Karma is the Law of Cause and Effect – one of several Laws that govern life in all the worlds, physical and otherwise – one of the most important natural laws. The simplest explanation maybe the one explained in the Bible – “Be not deceived; God is not mocked: for whatsoever a man soweth, that shall he also reap”. This quote sounds very judgmental – in actuality the Law of Karma is quite impersonal, objective and exacting in its operation. It makes no exceptions and plays no favorites. Every thought, every word and every action is a cause that leads to effects.
Karma ‘earned’ in physical form has to be ‘paid for’ in physical life. As a being in incarnation performs actions, speaks or thinks, he could be said to be creating a ‘bank balance’ of karma good or bad, which he needs to work out in the future – either in this life or in subsequent ones. Any good act he commits will be repaid as a receiver of a good action by someone else, any bad one will be repaid in the same way in the same exact proportion of his own action. At the same time as he is adding to his karma, he is working out the resulting karma of actions from his past.
The ‘system’ automatically keeps track of every action, thought and word. It maintains an exact accounting of his ‘karma balance’ at all times. There are four Devarajas or Lords of Karma who manage this system for our planet and all beings on it. Before a soul takes an incarnation, a life plan is created – this is a roadmap, not an exact day-by-day plan. It is decided how much of his total accumulated karma (known as Sanchit Karma in Sanskrit), he should work out in his new life.
Luckily for all of us, this karma to be worked in the current life (known as Prarabhda Karma) is never more than what the individual can handle for his current stage of development. The new karma that he will create, is of course entirely up to him. Hopefully the net addition to the karma balance at the end of the life is positive for good karma and negative for bad karma – but obviously this is not always the case. By the time all karma is worked out, we are usually ready to complete the cycle of life and birth. Of course the purpose of life is not to create new karma or even to work out old karma, but the development or evolution of the individual soul.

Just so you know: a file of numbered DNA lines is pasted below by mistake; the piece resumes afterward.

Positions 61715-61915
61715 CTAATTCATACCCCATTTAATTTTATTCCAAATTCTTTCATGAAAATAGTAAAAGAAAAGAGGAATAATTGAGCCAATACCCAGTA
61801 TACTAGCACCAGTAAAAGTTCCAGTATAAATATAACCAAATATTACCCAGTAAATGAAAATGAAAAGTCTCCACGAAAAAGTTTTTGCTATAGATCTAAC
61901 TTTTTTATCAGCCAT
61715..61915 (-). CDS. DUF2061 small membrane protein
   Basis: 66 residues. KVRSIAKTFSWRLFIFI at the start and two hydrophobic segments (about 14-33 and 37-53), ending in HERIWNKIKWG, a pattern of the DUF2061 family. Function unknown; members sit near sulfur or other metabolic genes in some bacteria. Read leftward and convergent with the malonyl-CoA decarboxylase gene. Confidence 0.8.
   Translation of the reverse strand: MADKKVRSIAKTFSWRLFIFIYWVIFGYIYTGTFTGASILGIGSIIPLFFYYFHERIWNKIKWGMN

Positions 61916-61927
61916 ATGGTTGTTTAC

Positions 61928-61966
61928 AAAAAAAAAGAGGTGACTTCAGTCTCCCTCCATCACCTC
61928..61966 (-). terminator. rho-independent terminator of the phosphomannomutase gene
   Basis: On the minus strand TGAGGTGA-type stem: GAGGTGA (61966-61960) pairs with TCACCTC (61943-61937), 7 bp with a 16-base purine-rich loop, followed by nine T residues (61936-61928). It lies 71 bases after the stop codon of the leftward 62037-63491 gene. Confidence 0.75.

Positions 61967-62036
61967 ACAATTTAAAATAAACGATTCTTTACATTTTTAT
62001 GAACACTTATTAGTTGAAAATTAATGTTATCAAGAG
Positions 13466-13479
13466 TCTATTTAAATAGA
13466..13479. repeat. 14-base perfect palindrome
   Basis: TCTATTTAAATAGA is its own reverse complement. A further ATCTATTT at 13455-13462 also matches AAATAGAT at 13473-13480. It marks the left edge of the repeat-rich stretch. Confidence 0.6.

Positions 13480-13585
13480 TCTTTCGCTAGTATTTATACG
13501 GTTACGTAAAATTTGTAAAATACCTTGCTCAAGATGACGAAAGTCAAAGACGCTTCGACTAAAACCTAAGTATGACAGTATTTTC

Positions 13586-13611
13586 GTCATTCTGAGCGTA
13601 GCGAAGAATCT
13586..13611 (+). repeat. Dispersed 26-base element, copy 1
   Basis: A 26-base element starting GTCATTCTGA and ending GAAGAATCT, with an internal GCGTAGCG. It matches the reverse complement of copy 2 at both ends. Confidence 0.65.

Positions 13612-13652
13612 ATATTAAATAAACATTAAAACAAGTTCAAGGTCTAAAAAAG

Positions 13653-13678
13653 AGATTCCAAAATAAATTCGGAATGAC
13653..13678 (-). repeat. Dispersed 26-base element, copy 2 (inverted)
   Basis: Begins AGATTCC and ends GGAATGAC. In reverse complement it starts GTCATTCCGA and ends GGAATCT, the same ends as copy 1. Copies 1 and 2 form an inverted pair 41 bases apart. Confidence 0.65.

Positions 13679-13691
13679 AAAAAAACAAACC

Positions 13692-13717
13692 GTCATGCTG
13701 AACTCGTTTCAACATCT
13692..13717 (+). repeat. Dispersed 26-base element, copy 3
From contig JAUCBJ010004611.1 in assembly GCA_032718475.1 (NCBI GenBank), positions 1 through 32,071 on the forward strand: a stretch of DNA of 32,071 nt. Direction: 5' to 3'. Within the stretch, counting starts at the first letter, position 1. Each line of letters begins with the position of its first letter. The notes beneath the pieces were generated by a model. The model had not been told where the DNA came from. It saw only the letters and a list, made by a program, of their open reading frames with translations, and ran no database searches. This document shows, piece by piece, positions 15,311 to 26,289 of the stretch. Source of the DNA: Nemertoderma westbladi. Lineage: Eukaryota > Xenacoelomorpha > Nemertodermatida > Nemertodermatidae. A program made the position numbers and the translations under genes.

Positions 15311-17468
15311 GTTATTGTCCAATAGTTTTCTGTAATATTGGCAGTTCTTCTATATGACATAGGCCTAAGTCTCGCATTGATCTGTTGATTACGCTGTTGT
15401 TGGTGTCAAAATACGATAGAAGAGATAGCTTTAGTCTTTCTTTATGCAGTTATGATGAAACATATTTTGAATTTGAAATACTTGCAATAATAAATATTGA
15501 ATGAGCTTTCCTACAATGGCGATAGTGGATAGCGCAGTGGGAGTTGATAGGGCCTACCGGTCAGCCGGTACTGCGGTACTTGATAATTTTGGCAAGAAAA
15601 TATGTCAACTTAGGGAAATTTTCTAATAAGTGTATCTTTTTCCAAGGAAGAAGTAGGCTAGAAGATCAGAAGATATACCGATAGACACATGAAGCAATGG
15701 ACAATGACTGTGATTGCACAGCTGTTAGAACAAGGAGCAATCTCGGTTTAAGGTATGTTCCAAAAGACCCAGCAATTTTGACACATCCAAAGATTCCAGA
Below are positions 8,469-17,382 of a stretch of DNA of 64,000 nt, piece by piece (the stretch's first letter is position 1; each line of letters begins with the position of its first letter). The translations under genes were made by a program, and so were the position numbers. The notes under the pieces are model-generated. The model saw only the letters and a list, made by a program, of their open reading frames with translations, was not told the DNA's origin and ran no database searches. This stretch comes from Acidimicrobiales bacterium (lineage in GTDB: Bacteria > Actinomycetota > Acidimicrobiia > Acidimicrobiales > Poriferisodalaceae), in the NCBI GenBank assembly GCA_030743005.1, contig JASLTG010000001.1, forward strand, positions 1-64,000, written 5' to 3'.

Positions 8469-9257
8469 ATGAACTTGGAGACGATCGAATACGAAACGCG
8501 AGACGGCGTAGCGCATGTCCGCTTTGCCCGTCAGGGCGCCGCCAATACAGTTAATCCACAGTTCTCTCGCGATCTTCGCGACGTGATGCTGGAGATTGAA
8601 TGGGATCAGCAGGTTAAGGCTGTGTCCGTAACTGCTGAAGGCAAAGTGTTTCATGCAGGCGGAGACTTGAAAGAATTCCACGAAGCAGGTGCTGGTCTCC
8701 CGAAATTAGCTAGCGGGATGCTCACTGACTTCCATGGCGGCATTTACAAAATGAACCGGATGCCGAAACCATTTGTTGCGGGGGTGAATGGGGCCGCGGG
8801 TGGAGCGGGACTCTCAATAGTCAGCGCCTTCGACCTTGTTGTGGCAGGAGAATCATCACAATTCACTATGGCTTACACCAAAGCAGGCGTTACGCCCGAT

As mentioned elsewhere, though the poor circumstances of other people may be present because of their own karma, it does not imply that they ‘deserve’ it. It is often your dharma (duty) as a fellow human, to save them from their bad karma. Also, we need to be very careful in life not to become the instrument of someone else’s bad karma (even inadvertently). One of the important messages of the Bhagvat Gita is that the way to avoid creating new karma is to perform your dharma (or duty) without any regard for its fruits – in other words perform actions without any desire for its results for yourself (nishkam karma).
However, things get even more complicated than that – besides this individual karma, there is also different types of group karma – national karma, racial karma or other types of group karma which may affect a person’s life and circumstance. Any group which is cohesive enough to function as a unit and develop its own causal body (where all karma is stored, hence called ‘causal’), will have its own ‘Sanchit Karma’ which will affect the members of its group, though each member may not have played an equal part in building this karma, they will have to bear its consequences to some degree (though the consequences will be fairly distributed amongst the group members, the karma is worked out as a group outside the individual’s ‘life-plan’).
One consequence of the [new age] is that as the spiritual level of the earth rises, the working out of karma is accelerated. Groups as well as individuals have to face the karmic consequences of their actions sooner, what previously took several lifetimes to workout, now happens in just a few years.